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The Mold in Dr. Florey's Coat: The Story of…

The Mold in Dr. Florey's Coat: The Story of the Penicillin Miracle

by Eric Lax

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In 1928, Alexander Fleming, an eccentric Scottish microbiologist, saw how, by chance, penicillium mold inhibited the growth of certain dangerous and lethal bacteria. After a few years dabbling with his find, he gave up on it entirely to focus on other enzyme research. Ten years later, a group of dedicated chemists and other assorted scientists--Howard Florey, Ernst Chain, and Norman Heatley among them--happened upon Fleming's earlier research and decided to try to conduct large-scale experiments on the nature and mechanisms of the mold extract itself. The work that these fellows from Oxford conducted eventually resulted in Nobel Prizes and the virtual death-knoll for war-inflicted septicemia and lethal secondary infections. Eric Lax presents the history of the research with a rich fountain of personal correspondence and just enough cattiness to make scientists look like real people. A quick and engaging read. ( )
2 vote NielsenGW | Aug 20, 2011 |
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"The more intelligent the question you ask of Mother Nature, the more intelligent will be her reply."

Sir Charles Sherrington
For my son John
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On March 14, 1942, thirty-three-year-old Anne Miller lay in New Haven Hospital dying of blood poisoning.
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Amazon.com Product Description (ISBN 0805067906, Hardcover)

The untold story of the discovery of the first wonder drug, the men who led the way, and how it changed the modern world

The discovery of penicillin in 1928 ushered in a new age in medicine. But it took a team of Oxford scientists headed by Howard Florey and Ernst Chain four more years to develop it as the first antibiotic, and the most important family of drugs in the twentieth century. At once the world was transformed—major bacterial scourges such as blood poisoning and pneumonia, scarlet fever and diphtheria, gonorrhea and syphilis were defeated as penicillin helped to foster not only a medical revolution but a sexual one as well. In his wonderfully engaging book, acclaimed author Eric Lax tells the real story behind the discovery and why it took so long to develop the drug. He reveals the reasons why credit for penicillin was misplaced, and why this astonishing achievement garnered a Nobel Prize but no financial rewards for Alexander Fleming, Florey, and his team.

The Mold in Dr. Florey’s Coat is the compelling story of the passage of medicine from one era to the next and of the eccentric individuals whose participation in this extraordinary accomplishment has, until now, remained largely unknown.

(retrieved from Amazon Thu, 12 Mar 2015 18:11:15 -0400)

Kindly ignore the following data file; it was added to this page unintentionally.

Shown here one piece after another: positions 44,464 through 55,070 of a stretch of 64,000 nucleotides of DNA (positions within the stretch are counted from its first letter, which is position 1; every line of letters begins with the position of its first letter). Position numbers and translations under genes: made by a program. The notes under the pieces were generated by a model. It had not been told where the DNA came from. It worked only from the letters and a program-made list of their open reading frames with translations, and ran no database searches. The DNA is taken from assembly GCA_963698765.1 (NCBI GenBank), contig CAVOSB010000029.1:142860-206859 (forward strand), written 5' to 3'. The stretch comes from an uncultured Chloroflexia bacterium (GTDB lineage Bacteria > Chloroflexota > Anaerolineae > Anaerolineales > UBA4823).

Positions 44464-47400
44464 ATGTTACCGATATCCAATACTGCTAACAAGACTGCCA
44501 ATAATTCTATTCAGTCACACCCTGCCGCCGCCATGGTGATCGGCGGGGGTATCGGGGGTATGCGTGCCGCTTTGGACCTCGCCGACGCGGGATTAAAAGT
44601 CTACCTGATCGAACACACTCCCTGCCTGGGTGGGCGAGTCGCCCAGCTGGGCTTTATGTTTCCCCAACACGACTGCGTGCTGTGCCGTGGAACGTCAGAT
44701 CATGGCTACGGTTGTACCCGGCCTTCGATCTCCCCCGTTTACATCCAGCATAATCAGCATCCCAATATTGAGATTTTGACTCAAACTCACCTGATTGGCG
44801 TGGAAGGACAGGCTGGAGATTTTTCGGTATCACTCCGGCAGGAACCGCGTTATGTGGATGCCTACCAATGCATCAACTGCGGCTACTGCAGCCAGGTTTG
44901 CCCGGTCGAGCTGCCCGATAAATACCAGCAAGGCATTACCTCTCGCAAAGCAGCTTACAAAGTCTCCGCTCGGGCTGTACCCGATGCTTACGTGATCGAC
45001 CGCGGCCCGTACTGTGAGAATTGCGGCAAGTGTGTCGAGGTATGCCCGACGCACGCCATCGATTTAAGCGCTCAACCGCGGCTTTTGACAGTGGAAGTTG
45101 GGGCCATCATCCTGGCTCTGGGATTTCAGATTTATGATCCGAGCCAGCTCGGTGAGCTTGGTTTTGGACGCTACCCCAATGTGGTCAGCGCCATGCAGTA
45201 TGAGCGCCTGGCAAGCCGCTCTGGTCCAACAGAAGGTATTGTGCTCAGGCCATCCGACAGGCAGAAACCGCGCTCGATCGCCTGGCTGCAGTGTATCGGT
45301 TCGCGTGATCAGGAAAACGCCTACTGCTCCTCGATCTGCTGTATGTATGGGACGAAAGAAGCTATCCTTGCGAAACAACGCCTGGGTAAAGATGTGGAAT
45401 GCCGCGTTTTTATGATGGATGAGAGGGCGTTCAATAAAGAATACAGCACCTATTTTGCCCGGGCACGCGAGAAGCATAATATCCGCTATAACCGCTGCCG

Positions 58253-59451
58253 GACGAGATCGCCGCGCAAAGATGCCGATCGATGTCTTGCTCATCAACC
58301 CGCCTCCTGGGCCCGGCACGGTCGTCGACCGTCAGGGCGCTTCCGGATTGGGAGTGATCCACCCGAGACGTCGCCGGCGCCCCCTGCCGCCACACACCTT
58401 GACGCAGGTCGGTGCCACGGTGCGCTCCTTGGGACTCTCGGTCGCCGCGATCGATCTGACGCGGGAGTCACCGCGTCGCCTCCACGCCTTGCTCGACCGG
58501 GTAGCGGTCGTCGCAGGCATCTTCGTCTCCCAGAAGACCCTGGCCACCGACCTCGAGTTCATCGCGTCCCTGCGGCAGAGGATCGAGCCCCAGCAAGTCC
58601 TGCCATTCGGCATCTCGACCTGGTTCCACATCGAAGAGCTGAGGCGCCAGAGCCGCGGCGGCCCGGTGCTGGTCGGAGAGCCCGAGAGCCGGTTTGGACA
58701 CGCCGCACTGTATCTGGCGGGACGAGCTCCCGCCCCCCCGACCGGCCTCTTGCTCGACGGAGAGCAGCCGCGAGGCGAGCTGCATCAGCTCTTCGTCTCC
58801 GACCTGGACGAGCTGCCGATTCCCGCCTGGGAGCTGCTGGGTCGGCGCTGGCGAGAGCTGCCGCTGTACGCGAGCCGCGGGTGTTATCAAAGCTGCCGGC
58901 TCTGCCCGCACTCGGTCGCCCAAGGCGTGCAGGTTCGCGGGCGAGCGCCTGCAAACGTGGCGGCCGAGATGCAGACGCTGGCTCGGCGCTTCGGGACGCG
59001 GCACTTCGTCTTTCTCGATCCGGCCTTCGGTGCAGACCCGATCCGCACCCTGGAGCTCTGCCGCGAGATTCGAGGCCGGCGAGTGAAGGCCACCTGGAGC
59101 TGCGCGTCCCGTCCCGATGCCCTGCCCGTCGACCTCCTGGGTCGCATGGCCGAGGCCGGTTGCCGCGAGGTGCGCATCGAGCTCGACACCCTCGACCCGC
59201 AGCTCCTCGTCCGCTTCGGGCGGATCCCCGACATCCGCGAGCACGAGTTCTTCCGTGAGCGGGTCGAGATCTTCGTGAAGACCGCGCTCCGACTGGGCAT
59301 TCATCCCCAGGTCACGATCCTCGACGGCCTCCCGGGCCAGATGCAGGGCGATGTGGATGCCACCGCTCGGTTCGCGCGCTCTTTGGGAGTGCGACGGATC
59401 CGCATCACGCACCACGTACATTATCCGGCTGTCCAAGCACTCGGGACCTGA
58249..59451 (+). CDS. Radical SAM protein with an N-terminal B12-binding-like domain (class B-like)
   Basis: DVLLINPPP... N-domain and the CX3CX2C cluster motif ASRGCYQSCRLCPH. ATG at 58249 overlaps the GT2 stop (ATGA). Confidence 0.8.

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"Alexander Fleming's discovery of penicillin while examining a stray mold in his London laboratory in 1928, and its eventual development by a team at Oxford University headed by Howard Florey and Ernst Chain, led to the introduction of antibiotics: the most important family of drugs of the modern era. Before World War II ended, penicillin had saved the lives of hundreds of thousands of soldiers. Almost immediately it also defeated major bacterial scourges, such as blood poisoning and pneumonia, scarlet fever and diphtheria, gonorrhea and syphilis - and, not incidentally, helped to foster a sexual revolution as well as a medical one." "The story of how the mold's active ingredients were isolated and transformed into the world's first wonder drug is little known. Likewise the credit for penicillin development is largely misplaced; Eric Lax explains why almost everyone remembers Fleming and almost no one remembers Florey and Chain. The development of penicillin was the last of four advances in a period of 150 years to deal effectively with infection. Unlike the other three discoveries, whose lifesaving qualities were immediately evident, the efficacy of the penicillin mold could not be determined until Florey's team performed its own laboratory magic." "Neither Fleming nor Florey ever made a dime from their achievements (though Fleming, Florey, and Chain did share a Nobel Prize). Nor did the British pharmaceutical companies grasp the potential of this new drug when it was first presented to them; instead it was the American labs - Merck, Abbot, Pfizer - who won patents on penicillin's manufacture and drew enormous royalties from its sale. Why it took twelve years to develop penicillin, and how it was finally accomplished, is a story of quirky individuals, brilliant science, shoestring research, wartime adventures, the birth of big-time drug companies, and the dramatic passage of medicine from one era to the next."--BOOK JACKET.… (more)

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